A Christmas Carol -or- English Misanthropy and Philanthropy

The English Novel -or- The Ghosts of Christmas Past, Present and Future

Understanding the back story of the English and England can be achieved by understanding the back stories of English authors and their literature. One English author who brings many of the literary threads of the back story of the English and their dream visions together is Charles Dickens. Dicken's life was strongly influenced by the psychodynamics of the human condition during the "Victorian Period". Author of such works as Oliver Twist and Great Expectations, it was reading the coming of age story of David Copperfield while I was a University student, that sparked my imagination and interest in the English Novel

In Charles Dicken's "A Christmas Carol", we meet the character of Ebenezer Scrooge who we learn is a misanthropic, cold hearted and greedy man, a man who hates and is disgusted by Christian charity, faith and Christmas traditions. The only faith that Scrooge exemplifies, is his faith in the power of money to dominate all social relationships. Scrooge is spiritually and psychologically transformed and redeemed by the haunting visitation of the ghost of his former business partner who pre-sages the coming of three spirits, the Ghost of Christmas Past, the Ghost of Christmas Present and the Ghost of Christmas Yet to Come. The spirits act as musical therapeutic guides, showing a dream like montage of emotionally moving scenes out of Scrooge's lyrical lifetime and life history. We can begin to understand the psychohistory of English misanthropic sentiments found in individual and collective dream visions.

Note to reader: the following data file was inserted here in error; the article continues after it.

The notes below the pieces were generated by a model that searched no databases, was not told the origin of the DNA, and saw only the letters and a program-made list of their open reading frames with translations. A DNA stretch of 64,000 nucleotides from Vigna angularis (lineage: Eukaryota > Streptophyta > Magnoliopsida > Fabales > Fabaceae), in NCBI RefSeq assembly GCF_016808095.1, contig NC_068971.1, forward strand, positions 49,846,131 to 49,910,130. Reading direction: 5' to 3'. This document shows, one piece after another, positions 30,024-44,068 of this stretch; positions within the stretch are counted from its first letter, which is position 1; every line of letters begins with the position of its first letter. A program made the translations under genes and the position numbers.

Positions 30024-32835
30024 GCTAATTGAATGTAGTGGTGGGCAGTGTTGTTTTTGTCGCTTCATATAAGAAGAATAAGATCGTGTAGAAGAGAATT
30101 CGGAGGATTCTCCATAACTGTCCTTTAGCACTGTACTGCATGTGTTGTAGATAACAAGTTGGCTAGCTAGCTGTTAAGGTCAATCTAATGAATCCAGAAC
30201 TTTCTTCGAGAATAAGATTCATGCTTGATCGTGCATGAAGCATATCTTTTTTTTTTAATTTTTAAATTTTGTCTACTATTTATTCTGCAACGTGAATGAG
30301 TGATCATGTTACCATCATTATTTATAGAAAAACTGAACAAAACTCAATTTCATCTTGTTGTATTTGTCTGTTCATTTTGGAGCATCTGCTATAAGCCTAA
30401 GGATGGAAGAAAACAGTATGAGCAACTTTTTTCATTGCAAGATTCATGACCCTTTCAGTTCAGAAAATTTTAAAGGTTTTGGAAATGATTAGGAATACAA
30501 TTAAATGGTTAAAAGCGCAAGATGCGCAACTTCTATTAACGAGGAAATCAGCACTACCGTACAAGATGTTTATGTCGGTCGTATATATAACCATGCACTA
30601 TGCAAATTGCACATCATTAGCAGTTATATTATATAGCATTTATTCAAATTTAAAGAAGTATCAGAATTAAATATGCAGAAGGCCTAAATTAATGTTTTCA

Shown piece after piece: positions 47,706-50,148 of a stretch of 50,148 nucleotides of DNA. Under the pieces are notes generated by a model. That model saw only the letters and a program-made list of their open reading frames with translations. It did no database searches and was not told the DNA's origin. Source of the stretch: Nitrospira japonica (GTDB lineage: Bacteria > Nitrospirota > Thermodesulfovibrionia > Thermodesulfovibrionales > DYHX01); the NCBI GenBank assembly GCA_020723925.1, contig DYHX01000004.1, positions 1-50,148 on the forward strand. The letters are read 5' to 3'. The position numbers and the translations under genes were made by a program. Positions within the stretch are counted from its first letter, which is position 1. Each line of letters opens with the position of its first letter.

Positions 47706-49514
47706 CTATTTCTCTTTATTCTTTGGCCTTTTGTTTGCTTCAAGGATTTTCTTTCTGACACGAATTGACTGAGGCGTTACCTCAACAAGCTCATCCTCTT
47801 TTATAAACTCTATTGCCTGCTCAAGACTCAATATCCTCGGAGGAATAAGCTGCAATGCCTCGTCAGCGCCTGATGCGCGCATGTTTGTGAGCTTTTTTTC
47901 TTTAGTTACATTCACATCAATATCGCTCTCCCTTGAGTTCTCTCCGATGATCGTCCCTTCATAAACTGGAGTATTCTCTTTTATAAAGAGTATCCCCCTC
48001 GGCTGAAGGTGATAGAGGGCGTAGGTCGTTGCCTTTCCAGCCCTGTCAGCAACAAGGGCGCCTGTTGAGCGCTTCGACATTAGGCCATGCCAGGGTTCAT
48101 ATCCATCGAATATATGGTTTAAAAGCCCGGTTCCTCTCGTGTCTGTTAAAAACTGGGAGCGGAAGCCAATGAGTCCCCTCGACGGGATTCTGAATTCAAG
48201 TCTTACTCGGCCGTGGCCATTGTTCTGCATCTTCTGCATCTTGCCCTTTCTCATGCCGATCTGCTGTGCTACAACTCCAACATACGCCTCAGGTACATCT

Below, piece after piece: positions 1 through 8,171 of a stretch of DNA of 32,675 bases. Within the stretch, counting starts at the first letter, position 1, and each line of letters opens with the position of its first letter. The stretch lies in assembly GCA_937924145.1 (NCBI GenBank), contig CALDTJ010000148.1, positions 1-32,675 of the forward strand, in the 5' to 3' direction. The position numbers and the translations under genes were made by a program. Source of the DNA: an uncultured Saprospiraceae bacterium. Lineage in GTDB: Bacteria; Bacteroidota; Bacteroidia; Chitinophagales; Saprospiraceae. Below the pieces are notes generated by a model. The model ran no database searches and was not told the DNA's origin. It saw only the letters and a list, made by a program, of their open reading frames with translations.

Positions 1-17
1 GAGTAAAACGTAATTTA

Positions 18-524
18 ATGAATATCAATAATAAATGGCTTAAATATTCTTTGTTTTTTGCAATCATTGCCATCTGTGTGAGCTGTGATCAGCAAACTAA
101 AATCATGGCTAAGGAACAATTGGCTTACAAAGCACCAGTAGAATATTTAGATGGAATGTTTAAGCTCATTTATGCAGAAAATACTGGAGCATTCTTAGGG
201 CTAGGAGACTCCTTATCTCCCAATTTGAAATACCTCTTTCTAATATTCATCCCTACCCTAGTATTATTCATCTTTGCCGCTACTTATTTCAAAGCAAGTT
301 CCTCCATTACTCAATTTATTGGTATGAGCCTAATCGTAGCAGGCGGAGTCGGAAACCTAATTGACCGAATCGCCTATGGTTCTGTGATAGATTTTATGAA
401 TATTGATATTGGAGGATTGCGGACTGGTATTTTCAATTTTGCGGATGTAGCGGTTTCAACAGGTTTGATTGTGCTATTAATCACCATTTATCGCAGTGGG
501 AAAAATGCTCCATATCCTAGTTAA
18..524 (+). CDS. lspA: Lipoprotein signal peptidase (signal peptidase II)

Yet, hope is not completely extinguished. David Owen "English Philanthropy: 1660 - 1960" provides a historical and political commentary of English philanthropic sentiments about the human condition. Owen's book begins after the English Civil War (1641-52), outlining philanthropy in England which has a storied history. It could be argued, that this history provided in part, the political foundation for the modern Western "welfare state" in the 20th century. In the opening sentence of his introduction, Owen speaks about George Eliot's "Middlemarch", and the "wide field" of English philanthropy and the "charitable enterprise". The three Christian virtues of faith, hope and charity are inculcated in A Christmas Carol. As Scrooge understands that while he cannot change the past, the future, his future, is not written in stone, and can be changed, if one is willing to change. This misanthropic man who poetically embodies winter and old age, wakes up, reborn by one night's synoptic memory, visions and dreams that poetically transform his spirit, thought, sentiment and being into a philanthropist, a person who loves humanity.


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